Any company contracting an information destruction service should require that it provide them with a signed testimonial, documenting the date that the materials were destroyed. The certificate of destruction, as it is commonly referred, is an important legal record of compliance with a retention schedule. It does not, however, effectively transfer the responsibility to maintain the confidentiality of the materials to the contractor.  A certificate of destruction does not relieve a company from its obligation to keep information confidential.

If private information surfaces after the vendor accepts it the court is bound to question the process by which the particular contractor was selected. Any company not showing due diligence in their selection of a contractor that is capable of providing the necessary security could be found negligent.

From a practical standpoint, if proprietary or private information is lost or leaked by the fraud or negligence of a vendor, the obligations of that vendor are irrelevant. The firm whose information falls into the wrong hands stands to lose the most, either from loss of business, prosecution or unfavorable publicity.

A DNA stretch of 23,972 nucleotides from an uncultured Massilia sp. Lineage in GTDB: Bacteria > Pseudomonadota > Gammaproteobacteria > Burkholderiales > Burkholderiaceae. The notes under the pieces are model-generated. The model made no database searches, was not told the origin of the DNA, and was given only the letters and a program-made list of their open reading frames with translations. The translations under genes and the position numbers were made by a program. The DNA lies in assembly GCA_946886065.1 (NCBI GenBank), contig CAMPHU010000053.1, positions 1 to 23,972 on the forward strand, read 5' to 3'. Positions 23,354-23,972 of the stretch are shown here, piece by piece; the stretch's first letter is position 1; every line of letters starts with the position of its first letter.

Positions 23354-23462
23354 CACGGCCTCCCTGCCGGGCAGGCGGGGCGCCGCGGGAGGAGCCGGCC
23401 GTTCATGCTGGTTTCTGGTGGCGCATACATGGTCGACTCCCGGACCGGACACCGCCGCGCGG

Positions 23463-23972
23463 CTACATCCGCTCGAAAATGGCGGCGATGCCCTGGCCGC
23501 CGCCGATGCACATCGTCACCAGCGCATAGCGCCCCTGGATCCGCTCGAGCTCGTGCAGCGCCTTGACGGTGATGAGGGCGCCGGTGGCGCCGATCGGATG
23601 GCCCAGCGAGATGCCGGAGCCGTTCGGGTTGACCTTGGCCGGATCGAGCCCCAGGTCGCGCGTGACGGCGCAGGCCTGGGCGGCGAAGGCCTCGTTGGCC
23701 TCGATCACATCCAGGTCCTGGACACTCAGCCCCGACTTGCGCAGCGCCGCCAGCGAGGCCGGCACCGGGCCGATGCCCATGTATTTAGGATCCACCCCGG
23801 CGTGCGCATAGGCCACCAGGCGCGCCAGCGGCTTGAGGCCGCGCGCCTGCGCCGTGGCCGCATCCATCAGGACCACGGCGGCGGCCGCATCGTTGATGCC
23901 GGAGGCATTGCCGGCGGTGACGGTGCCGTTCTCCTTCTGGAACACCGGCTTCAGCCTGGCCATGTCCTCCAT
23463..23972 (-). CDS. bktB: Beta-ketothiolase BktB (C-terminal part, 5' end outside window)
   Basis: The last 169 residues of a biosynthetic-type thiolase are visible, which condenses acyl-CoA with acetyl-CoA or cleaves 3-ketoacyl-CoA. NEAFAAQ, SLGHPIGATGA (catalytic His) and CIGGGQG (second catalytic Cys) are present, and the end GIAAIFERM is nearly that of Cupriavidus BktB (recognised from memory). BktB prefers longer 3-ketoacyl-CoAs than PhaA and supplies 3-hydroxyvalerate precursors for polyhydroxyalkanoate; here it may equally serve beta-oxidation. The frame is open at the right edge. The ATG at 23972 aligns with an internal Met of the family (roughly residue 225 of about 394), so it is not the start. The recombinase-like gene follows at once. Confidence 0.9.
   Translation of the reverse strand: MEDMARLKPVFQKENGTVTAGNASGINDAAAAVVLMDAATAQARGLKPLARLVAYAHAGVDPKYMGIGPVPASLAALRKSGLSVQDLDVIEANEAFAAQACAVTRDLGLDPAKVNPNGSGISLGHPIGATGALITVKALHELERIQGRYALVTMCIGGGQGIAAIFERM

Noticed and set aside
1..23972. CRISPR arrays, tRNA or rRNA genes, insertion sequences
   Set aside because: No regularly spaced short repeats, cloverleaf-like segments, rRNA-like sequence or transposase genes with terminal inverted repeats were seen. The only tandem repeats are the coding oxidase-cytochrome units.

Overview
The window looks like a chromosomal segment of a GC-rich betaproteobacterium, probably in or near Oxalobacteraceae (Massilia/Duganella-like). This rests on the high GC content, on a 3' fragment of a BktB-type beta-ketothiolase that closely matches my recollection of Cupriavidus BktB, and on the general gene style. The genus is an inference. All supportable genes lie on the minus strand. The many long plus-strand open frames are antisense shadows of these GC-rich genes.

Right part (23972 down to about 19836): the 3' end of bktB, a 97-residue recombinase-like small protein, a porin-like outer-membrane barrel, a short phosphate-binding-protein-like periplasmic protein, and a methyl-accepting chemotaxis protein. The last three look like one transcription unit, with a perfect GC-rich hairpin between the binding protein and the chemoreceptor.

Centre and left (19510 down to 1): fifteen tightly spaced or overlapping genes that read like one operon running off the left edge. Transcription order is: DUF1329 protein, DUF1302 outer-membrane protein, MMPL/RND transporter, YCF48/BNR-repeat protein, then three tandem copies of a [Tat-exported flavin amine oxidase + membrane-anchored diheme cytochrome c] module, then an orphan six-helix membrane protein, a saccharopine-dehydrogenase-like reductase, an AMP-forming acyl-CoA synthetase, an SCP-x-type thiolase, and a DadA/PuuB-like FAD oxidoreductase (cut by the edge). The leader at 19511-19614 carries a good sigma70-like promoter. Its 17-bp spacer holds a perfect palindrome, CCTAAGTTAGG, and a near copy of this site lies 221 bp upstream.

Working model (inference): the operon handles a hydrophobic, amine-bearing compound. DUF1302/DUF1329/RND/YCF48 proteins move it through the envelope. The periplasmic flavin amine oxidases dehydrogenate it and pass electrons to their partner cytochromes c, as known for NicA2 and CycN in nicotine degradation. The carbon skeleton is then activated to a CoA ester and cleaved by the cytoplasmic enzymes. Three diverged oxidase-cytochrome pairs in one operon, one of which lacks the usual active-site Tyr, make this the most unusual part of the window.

Since a business cannot transfer its responsibility to maintain confidentiality, it must be certain that it is dealing with a reputable company with superior security procedures. Unfortunately, there are those information destruction services that provide certificates of destruction while having no semblance of security and, in some cases, no destruction process available to them. Anyone interested in contracting a data destruction service is advised to thoroughly review their policies and procedures, conduct an initial site audit and conduct subsequent unannounced audits. On-site document destruction is also an option in most cities.

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